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State v. Suarez

February 4, 2009

STATE OF NEW JERSEY, PLAINTIFF-RESPONDENT,
v.
MIGUEL A. SUAREZ, DEFENDANT-APPELLANT.



On appeal from Superior Court of New Jersey, Law Division, Criminal Part, Bergen County, Indictment No. 98-04-0624.

Per curiam.

NOT FOR PUBLICATION WITHOUT THE APPROVAL OF THE APPELLATE DIVISION

Submitted January 7, 2009

Before Judges Parrillo, Lihotz and Messano.

Defendant Miguel Suarez appeals from a Law Division order denying his motion for a new trial based on newly discovered evidence. We affirm.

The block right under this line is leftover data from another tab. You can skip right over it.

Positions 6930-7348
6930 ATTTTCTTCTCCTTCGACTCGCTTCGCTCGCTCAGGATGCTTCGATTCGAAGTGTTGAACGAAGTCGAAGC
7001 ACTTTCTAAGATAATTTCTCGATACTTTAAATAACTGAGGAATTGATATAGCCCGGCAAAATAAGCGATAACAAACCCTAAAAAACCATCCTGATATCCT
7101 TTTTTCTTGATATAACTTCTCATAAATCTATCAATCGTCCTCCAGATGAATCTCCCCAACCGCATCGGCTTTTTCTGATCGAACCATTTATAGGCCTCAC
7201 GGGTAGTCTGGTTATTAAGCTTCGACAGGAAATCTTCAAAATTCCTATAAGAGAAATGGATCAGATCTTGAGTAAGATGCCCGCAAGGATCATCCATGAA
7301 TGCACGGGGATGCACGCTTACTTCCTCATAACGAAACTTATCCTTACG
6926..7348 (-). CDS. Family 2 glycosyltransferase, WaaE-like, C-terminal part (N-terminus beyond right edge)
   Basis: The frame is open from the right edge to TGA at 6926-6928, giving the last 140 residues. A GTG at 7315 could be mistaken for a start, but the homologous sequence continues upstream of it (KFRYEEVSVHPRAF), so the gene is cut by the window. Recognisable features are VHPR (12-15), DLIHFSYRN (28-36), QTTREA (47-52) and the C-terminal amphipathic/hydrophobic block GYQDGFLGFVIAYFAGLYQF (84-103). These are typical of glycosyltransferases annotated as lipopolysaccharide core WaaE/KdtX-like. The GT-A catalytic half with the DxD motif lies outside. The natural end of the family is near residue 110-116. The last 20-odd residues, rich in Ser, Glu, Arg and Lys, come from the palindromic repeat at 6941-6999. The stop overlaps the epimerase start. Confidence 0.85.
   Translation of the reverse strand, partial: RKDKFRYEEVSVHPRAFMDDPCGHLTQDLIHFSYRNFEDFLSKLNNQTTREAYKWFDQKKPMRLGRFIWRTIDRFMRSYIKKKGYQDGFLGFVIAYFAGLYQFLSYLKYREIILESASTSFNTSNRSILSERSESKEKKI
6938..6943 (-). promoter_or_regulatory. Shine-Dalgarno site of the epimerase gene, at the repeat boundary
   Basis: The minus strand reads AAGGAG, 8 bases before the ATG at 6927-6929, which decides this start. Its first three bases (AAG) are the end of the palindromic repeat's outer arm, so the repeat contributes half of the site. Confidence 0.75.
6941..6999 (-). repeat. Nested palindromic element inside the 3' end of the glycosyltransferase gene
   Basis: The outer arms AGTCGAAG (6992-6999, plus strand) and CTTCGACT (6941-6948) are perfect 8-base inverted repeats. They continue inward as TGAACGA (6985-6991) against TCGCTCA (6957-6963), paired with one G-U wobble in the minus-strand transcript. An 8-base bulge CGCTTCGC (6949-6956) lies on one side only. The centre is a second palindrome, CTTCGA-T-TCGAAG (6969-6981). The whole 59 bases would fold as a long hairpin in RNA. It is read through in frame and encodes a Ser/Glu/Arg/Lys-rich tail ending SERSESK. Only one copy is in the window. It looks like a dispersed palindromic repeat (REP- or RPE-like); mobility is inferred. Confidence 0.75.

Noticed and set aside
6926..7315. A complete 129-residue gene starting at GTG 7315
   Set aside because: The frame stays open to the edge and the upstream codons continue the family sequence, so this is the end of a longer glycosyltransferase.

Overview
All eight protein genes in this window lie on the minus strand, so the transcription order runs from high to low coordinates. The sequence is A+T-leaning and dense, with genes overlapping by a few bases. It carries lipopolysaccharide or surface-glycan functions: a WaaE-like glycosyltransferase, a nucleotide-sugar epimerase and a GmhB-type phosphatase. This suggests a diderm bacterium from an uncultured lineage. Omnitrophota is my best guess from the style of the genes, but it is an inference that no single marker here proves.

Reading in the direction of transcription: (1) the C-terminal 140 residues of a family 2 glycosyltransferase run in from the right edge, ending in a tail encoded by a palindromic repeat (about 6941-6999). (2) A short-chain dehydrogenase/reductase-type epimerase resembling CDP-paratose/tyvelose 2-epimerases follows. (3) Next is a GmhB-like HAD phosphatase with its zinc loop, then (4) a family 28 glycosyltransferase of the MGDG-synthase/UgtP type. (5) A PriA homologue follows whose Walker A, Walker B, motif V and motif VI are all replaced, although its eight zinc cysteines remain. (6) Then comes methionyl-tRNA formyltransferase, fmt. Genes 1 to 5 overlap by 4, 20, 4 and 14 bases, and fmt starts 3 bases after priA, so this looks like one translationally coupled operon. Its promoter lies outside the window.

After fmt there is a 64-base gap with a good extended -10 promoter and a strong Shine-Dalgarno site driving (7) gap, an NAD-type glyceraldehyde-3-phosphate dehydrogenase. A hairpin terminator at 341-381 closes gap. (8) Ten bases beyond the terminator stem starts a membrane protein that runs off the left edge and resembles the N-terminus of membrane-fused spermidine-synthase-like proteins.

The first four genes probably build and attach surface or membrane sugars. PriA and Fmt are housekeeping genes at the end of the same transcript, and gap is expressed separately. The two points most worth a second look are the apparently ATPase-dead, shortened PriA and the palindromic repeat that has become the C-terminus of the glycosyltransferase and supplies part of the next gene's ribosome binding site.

Tried to a jury jointly with co-defendant Richard Morales, defendant was convicted of multiple charges arising out of a triple homicide, namely second-degree conspiracy to commit armed robbery; second-degree conspiracy to commit murder; first-degree robbery; three counts of first-degree murder; and various weapons offenses.*fn1 After appropriate mergers, defendant was sentenced to three life terms with a ninety-year parole bar. We affirmed the judgment of conviction except to remand for clarification that the No Early Release Act (NERA) did not apply to the murder conviction, and for the court to impose a NERA sentence on the armed robbery charge. State v. Miguel Suarez and Richard Morales, Docket Nos. A-5638-00T4 and A-6768-00T4 (App. Div. May 21, 2004). The Supreme Court denied certification. State v. Suarez, 181 N.J. 547 (2004).